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AXA exposes cash for crash fraudsters

AXA exposes cash for crash fraudsters

AXA exposes cash for crash fraudsters Insurers have been hit heavily by fraudsters in recent years – but now it seems they are fighting back.

AXA Insurance has taken up the battle by helping to expose two cash for crash fraudsters by proving their evidence was fundamentally dishonest.

In the first case, heard at Birmingham Crown Court, husband and wife Constantine and Romanu Barbu had their car insurance claim dismissed after dashcam footage revealed that they had deliberately staged an accident with an AXA-insured vehicle.

The couple submitted a combined claim for more than £80,000, including costs, claiming for personal injury, storage, recovery and credit hire charges. When questioned about the collision, which took place in London, the couple admitted making an emergency stop but their claim fell apart when questioned further.

The claimants insisted on using a London-based recovery, storage and credit hire firm despite living in Birmingham and claimed to have a range of symptoms caused by the accident including anxiety, depression, flashbacks and panic attacks.

The judge found the injuries to be exaggerated, especially as there was no record of the duo seeking medical attention at the time of the crash.

In the second case, heard at Bradford County Court, taxi driver Choudry Majid Ali withdrew his claim, which included costs for vehicle damage, hire and storage totalling almost £15,000 after claiming to be involved in an accident with a refuse truck insured by AXA.

Both drivers claimed the accident had been caused by the other, while the refuse truck driver not only disputed the identity of the driver but believed the independent witness was not present at the time of the crash.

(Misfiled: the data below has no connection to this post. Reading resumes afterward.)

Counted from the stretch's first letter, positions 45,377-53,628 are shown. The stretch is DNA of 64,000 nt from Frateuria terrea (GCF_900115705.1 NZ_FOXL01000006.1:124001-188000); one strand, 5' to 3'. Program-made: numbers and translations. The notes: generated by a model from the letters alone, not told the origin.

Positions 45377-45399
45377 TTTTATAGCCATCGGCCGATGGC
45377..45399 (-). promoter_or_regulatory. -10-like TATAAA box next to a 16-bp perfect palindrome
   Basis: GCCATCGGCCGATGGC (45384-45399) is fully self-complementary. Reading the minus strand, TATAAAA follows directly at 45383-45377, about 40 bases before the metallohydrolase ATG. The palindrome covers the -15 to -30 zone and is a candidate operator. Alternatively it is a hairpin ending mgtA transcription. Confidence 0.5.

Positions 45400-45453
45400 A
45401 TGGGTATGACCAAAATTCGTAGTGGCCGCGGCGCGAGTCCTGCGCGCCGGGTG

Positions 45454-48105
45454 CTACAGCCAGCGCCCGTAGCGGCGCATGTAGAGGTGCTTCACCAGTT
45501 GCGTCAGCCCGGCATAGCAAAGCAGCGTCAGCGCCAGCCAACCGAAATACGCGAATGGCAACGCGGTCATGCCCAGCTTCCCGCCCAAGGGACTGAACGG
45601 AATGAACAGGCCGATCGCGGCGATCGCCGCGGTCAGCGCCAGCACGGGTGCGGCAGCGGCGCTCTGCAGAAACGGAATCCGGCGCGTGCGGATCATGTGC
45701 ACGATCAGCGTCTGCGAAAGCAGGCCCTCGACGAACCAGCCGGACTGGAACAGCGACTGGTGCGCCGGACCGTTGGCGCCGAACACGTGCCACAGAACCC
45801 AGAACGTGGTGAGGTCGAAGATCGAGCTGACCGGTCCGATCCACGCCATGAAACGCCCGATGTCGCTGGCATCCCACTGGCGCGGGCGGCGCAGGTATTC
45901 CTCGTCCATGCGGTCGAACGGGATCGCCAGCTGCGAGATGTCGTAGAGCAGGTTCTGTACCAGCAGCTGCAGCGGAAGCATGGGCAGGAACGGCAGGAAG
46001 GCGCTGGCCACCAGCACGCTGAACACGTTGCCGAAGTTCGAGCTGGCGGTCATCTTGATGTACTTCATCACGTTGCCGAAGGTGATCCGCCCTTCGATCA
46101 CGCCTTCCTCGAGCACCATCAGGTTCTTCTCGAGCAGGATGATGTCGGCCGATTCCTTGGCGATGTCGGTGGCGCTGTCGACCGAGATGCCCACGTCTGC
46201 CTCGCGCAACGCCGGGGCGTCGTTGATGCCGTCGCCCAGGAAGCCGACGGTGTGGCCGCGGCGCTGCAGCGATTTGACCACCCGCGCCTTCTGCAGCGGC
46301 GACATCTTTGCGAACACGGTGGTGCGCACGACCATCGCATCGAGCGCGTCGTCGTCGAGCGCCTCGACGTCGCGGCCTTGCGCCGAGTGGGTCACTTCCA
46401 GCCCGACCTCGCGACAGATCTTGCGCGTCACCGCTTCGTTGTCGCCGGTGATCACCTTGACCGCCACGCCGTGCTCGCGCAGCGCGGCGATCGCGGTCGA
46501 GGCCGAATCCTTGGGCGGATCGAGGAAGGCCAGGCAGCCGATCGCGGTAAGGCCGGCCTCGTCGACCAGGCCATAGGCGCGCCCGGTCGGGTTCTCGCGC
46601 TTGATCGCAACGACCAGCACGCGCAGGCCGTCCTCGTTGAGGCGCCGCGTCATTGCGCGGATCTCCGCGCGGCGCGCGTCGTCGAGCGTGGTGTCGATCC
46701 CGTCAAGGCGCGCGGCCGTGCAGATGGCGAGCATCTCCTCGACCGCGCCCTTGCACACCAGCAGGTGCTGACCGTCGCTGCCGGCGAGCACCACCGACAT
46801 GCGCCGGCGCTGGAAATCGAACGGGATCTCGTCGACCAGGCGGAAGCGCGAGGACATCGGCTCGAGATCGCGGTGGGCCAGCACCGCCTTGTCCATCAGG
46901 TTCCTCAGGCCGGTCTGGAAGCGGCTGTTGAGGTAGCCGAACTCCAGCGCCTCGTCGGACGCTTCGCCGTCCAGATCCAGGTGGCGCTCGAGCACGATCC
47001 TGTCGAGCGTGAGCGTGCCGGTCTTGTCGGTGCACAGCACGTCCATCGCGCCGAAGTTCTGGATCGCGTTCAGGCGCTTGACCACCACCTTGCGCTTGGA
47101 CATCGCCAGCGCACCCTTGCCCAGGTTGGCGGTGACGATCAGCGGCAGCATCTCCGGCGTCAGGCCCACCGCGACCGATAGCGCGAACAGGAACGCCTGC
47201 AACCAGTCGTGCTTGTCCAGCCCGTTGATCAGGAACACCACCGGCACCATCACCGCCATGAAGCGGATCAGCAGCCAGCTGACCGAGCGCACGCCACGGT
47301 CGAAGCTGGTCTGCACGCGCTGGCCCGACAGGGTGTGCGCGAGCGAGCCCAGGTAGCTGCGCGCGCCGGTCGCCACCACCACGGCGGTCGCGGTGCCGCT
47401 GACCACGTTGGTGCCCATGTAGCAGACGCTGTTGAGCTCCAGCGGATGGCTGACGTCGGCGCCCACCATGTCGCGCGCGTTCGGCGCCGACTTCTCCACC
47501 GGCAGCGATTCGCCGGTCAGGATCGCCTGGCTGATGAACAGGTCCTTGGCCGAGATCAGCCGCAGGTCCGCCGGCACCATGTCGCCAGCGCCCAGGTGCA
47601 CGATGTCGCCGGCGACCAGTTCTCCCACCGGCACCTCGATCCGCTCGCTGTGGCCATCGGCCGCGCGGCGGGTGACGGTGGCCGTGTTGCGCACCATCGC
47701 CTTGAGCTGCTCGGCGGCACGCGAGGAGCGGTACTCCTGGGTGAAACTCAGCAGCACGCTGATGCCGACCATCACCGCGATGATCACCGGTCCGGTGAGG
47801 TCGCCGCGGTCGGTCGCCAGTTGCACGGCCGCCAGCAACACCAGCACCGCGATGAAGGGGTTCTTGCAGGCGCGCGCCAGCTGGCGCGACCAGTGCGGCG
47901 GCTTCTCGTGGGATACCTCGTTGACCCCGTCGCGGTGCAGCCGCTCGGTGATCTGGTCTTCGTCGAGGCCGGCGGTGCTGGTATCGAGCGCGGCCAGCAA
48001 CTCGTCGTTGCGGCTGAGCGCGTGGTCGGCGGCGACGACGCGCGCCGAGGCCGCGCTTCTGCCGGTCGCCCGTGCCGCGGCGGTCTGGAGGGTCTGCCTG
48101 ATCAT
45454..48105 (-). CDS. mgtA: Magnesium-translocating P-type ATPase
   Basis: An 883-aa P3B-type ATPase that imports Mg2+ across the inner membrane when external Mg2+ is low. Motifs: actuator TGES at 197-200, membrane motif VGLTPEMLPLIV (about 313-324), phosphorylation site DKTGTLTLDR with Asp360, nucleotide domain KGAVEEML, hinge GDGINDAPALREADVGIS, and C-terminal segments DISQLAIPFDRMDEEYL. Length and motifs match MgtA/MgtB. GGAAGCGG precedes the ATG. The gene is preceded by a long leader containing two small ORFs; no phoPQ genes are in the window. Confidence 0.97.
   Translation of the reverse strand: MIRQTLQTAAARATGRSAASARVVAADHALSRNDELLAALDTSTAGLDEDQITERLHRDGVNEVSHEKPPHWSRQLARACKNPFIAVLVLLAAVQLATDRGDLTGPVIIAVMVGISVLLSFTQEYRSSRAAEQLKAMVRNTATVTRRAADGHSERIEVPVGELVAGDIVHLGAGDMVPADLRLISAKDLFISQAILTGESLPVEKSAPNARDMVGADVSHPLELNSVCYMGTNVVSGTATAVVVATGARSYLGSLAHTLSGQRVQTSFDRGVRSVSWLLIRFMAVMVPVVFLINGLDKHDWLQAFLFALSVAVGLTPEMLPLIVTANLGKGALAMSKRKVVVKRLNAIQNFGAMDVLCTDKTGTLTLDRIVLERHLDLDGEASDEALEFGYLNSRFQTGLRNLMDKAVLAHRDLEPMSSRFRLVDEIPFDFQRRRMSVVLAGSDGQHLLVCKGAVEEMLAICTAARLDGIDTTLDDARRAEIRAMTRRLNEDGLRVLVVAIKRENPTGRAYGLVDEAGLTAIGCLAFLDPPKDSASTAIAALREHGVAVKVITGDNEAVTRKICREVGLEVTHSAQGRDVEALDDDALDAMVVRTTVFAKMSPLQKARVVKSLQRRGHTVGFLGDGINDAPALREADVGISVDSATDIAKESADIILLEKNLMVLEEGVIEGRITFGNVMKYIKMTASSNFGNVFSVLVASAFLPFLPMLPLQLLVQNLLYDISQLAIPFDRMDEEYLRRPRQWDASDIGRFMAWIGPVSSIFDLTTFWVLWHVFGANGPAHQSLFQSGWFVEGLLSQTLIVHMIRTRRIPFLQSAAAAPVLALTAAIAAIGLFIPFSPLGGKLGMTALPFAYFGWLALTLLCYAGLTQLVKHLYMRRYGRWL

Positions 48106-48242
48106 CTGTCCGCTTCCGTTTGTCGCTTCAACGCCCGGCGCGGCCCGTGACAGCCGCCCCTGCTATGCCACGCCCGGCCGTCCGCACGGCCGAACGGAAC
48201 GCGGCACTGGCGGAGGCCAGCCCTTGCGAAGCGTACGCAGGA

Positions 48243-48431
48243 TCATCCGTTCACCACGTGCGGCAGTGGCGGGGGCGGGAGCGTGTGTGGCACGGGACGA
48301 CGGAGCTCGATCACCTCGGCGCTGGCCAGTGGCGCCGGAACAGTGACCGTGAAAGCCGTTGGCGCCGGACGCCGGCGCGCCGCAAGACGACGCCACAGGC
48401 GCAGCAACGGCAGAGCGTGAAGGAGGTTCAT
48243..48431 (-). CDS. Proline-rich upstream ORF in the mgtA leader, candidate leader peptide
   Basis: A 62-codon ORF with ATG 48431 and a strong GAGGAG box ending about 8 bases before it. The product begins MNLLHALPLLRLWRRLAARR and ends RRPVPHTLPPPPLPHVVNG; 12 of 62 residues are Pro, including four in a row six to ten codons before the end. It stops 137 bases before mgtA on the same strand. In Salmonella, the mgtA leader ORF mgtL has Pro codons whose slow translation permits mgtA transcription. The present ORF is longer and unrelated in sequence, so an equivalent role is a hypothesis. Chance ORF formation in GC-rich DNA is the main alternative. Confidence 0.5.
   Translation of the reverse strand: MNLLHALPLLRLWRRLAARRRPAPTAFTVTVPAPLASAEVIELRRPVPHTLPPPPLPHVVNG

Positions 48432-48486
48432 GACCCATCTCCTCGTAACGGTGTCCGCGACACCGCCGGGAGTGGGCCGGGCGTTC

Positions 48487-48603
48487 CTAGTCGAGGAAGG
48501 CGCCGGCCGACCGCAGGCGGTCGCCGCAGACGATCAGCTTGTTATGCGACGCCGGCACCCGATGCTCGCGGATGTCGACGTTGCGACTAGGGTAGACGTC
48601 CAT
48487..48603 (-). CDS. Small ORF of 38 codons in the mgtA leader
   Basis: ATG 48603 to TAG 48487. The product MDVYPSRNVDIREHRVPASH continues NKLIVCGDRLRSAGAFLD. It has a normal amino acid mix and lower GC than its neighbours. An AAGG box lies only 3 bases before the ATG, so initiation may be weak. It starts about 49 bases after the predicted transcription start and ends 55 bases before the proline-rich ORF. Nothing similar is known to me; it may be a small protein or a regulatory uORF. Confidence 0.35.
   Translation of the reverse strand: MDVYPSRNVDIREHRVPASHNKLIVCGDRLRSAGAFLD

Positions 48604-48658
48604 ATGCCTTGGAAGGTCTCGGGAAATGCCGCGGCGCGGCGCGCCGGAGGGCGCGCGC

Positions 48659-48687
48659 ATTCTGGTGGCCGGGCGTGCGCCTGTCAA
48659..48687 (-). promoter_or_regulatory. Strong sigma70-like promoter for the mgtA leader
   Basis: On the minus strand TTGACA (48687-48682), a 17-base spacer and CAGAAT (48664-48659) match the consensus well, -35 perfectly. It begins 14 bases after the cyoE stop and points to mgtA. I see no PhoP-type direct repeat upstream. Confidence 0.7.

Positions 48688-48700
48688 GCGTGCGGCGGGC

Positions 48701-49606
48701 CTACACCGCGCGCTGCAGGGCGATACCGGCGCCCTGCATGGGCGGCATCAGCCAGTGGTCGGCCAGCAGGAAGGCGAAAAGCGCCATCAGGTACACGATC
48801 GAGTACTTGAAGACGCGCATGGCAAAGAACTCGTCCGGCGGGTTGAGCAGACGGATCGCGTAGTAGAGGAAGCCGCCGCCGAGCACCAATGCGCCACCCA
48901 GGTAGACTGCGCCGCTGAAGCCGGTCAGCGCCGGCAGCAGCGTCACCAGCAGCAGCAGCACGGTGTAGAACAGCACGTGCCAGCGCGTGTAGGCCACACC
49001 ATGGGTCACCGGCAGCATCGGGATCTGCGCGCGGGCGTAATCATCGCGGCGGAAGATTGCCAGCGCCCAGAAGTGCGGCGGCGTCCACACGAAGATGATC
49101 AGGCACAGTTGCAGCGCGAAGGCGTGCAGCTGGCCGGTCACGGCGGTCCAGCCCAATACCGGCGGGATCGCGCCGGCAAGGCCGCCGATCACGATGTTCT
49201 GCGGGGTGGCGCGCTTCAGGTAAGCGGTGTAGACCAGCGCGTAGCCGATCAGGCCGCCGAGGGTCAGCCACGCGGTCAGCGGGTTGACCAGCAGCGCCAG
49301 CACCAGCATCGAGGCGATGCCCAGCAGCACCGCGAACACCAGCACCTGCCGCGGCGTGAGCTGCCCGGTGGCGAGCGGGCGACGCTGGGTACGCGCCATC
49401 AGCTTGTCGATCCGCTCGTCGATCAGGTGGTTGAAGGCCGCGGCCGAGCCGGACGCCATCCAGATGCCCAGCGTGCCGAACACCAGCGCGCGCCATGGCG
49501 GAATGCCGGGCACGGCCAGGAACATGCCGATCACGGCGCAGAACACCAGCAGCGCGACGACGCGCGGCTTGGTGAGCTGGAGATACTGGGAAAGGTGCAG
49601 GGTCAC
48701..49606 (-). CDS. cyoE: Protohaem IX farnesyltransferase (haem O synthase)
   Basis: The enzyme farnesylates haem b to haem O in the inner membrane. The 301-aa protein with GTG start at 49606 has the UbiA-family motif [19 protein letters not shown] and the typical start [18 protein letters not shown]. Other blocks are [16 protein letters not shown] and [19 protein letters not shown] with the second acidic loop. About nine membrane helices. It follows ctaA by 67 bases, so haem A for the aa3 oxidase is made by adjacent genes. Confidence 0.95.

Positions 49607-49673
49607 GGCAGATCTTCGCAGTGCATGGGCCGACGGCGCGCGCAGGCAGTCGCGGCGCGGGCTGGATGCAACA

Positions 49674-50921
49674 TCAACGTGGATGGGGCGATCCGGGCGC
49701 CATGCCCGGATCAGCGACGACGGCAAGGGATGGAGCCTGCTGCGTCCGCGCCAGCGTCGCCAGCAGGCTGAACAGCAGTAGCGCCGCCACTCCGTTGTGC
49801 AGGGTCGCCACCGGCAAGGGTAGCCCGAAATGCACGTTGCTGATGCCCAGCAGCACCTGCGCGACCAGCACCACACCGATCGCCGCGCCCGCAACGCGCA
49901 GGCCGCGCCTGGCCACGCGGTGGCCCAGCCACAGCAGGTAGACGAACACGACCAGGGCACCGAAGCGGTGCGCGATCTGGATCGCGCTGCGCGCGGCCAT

In court, the independent witness and the claimant disagreed on the facts of the case. The statement was altered and then returned. Under cross examination the claimant was unable to confirm whether he was driving the vehicle at the time and was not familiar with his own statement asking his lawyer on several occasions what his words had meant.

Despite Ali eventually withdrawing his claim, the court found that it still had enough evidence to find the claimant had been fundamentally dishonest.

Commenting on the cases, Tom Wilson, counter fraud manager at AXA Insurance said: “We are very pleased that, once again, we have been able to use the fundamental dishonesty defence to protect our policyholders and ourselves from fraudulent claims.

AXA was one of the first insurers to successfully use this defence and the courts’ increasing willingness to accept the defence and find for fundamental dishonesty is hugely encouraging.

“We have a duty to protect our customers and our shareholders from fraud using all legal channels at our disposal to do so and these two successes are yet another example of that in action.”


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